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· 8 min read
Ray Myers

On March 12th, AI startup Cognition Labs came out of stealth mode with $21M Series A round, a state of the art SWE-bench score, and a demo that has captured the imagination of the AI coding space, even calling into question (for some) the very future of the Software Engineering profession.

"Can we beat Devin?" was the question soon posed by a Discord server of that name, gathering 1,000 users within days of Devin's announcement!

In the spirit of friendly competition, Mender.AI answers that rallying cry.

What is Devin?

Cognition Labs advertises Devin as "the first AI Software Engineer." Considering the climate of grandiose AI claims, this marketing decision is understandable, but not even on April Fool's Day do we abide by that terminology.

Still, it does seem they have created something impressive and important. We ought to call it something. We suggest the following distinction:

Coding Assistants operate as editor plugins offering auto-complete style suggestions during development. Examples include GitHub Copilot, Cursor, and the Open Source

Autonomous Coders (perhaps AutoCoder for short?) have greater independence. When a user assigns them a higher level task, they are capable of breaking down subtasks and overcoming obstacles. These may be an early entry into the broader category Autonomous DevTools.

Devin, then, is an Autonomous Coder. Another term that has been in play is "Coding Agents." There have been several Open Source agents in active development, though none as polished as Devin's demo videos.

Why not "AI Software Engineer"

Software Engineer was a term introduced by Margaret Hamilton for the Apollo Moon landing project in order to secure professional respect for her colleagues and to emphasize the disciplined practices they were developing. By consensus, the term's use in most of the industry remains somewhat aspirational, but with the world now running on software we have good reason to use it carefully.

Cognition Labs has not stated their definition, if they reach out with one we'll be happy to provide it here. For discussion's sake, let's consider some basic necessary, though not sufficient conditions. We might all agree that a Software Engineer:

  • Is a professional, having an obligation to uphold a standard of care
    • Therefore, has legal and moral agency typically associated with personhood
  • Is capable not only of solving small predefined tasks in a codebase, but also
    • Creating and maintaining a codebase of significant size over a period of time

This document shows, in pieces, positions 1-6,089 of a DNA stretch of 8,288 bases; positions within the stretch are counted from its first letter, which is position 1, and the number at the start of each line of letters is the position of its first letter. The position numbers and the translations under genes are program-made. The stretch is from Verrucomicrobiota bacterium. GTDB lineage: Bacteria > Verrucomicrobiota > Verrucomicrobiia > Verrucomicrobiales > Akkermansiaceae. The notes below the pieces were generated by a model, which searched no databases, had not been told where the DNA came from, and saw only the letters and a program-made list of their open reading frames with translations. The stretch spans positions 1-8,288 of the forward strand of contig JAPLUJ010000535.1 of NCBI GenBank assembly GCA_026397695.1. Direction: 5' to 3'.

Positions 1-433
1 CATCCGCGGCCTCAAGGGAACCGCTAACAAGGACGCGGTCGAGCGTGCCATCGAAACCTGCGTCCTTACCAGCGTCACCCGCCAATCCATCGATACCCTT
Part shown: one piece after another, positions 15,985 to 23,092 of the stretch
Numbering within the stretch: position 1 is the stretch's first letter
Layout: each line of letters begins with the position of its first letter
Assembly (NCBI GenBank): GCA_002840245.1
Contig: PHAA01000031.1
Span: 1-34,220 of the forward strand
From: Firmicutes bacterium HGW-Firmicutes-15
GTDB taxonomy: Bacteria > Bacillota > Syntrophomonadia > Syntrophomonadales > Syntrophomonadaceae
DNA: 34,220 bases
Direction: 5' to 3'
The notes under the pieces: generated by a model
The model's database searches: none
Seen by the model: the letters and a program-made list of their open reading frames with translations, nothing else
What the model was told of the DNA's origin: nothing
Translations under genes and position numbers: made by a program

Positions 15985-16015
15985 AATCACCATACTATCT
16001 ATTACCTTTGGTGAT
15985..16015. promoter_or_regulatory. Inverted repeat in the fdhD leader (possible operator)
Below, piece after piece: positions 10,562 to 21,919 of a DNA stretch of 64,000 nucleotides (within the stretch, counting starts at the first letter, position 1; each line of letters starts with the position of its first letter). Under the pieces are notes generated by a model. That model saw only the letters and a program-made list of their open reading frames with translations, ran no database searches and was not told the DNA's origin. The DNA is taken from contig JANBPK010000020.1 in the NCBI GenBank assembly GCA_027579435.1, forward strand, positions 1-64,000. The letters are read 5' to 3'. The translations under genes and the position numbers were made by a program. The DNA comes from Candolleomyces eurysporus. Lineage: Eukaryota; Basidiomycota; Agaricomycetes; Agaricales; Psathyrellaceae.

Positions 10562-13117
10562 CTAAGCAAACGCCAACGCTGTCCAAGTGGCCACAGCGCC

• Partnering to define the requirements to be done

Without the supervision of a human programmer, every autonomous coding tool to date would fail each one of these minimal prerequisites. That's before any consideration of the actual engineering discipline as currently understood, see Dave Farley's recent book Modern Software Engineering for a nice formulation.

Again, this does not discount the usefulness of tools like Devin. They can help us. We will buy them and we will build them.

What does it mean to beat Devin?

Beating Devin could refer to at least 3 ideas.

1. The relevance of human programmers

Can we as humans compete with this automation of our role?

Yes. That's not even close to a question today. The world’s increased dependence on complex poorly-understood software makes one worry about many things, but not about the employability of software engineers.

For more, see my video "Will AI Democratize Programming?" from 11 months ago.

2. Reproducing the demo

Can the Open Source community produce a self-hostable interactive experience similar to the Devin demo?

Yes, perhaps in 2-4 months. For instance, the OpenDevin project has produced a rudimentary demo already. More effort is required and there is plenty of prior work that can be leveraged.

The shiny stuff

The Devin demos show users directing tasks over a remote dev environment in a unified browser-based UX. A viable reproduction would probably include most of the same features:

  • Chat
  • Task planner
  • Code editor
  • Terminal
  • Remote-controlled browser (snapshots)

3. SWE-bench or bust

Can the Open Source community beat 14% on the SWE-bench AI coding benchmark?

This is an important question because Devin represents a huge leap over previous scores. Nonetheless, the video preview of this article (March 23rd) predicted an Open Source agent would beat it in a similar timeline of a few months.